Black-White Achievement Gap and Family Wealth.
W. Jean Yeung, New York University and Dalton Conley, New York University.
This paper examines the extent to which family wealth affects the race-child achievement association for young children based on data from the Panel Study of Income Dynamics. We found little evidence that wealth mediates the black-white test scores gap. However, liquid assets, particularly holding in stocks and mutual funds, are positively associated with schoolaged children’s test scores. We speculate that this may partly reflect unmeasured personality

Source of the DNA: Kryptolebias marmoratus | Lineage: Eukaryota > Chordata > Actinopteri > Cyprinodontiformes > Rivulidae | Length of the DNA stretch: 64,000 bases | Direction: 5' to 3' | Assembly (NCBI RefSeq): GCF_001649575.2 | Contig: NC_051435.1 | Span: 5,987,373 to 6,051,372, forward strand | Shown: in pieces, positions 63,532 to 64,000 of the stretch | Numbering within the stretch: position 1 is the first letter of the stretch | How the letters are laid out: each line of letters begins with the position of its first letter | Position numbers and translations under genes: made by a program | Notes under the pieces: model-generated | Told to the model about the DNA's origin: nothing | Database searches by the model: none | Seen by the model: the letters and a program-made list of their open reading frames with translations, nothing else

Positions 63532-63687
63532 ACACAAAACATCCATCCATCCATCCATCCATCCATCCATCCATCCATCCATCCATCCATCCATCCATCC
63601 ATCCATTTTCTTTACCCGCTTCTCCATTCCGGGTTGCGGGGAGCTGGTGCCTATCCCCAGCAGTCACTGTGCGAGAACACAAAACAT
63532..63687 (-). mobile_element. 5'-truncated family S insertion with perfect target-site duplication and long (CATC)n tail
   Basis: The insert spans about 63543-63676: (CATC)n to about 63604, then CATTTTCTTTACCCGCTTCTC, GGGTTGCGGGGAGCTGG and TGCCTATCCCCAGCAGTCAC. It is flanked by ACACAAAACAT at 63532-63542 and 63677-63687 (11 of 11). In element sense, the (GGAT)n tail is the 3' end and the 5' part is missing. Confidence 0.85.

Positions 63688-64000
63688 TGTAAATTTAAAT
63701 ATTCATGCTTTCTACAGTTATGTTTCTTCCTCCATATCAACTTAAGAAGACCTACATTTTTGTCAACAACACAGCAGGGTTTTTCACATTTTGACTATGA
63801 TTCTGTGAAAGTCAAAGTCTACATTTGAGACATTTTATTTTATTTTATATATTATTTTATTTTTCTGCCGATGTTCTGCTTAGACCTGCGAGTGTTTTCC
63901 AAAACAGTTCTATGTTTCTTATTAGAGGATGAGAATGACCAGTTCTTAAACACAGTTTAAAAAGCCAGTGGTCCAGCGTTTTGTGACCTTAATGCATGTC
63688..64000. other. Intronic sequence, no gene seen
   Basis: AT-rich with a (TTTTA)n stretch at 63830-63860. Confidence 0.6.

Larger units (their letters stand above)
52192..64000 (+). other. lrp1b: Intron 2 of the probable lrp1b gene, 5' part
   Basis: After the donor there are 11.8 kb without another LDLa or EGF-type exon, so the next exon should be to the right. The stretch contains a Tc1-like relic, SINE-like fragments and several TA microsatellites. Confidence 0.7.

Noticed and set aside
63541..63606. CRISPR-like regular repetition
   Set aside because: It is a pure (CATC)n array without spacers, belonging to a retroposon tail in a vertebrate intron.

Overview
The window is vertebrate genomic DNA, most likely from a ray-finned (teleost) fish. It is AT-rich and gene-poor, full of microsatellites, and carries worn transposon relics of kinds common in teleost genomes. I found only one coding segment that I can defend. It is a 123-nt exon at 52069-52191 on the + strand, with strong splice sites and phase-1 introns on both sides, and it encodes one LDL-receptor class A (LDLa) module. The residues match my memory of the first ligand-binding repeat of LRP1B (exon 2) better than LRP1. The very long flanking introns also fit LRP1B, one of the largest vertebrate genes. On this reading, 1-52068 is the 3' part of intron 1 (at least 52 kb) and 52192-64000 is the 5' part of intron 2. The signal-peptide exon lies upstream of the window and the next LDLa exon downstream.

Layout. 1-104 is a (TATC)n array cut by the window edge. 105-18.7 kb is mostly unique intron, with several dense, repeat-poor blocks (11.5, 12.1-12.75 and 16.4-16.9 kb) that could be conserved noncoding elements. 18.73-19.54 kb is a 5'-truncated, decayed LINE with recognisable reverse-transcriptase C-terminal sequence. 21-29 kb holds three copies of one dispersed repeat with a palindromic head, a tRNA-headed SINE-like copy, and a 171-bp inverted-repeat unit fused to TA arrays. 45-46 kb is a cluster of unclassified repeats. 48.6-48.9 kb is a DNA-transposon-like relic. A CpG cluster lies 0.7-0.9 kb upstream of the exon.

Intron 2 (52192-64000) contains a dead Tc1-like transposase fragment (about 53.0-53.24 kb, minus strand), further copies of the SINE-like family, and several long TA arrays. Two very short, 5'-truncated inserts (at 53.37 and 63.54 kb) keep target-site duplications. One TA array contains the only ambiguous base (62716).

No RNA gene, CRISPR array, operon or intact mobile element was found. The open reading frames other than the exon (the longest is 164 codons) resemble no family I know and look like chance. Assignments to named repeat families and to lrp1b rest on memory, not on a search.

traits of the parents such as a stronger future orientation or the financial savvy. We also found that the association was mediated through both material deprivation and family processes pathways. We made an attempt to strengthen the causal inference between wealth and children’s test scores with the instrumental variable approach, the results were nevertheless inconclusive.
Educational Attainment, Race and Ethnicity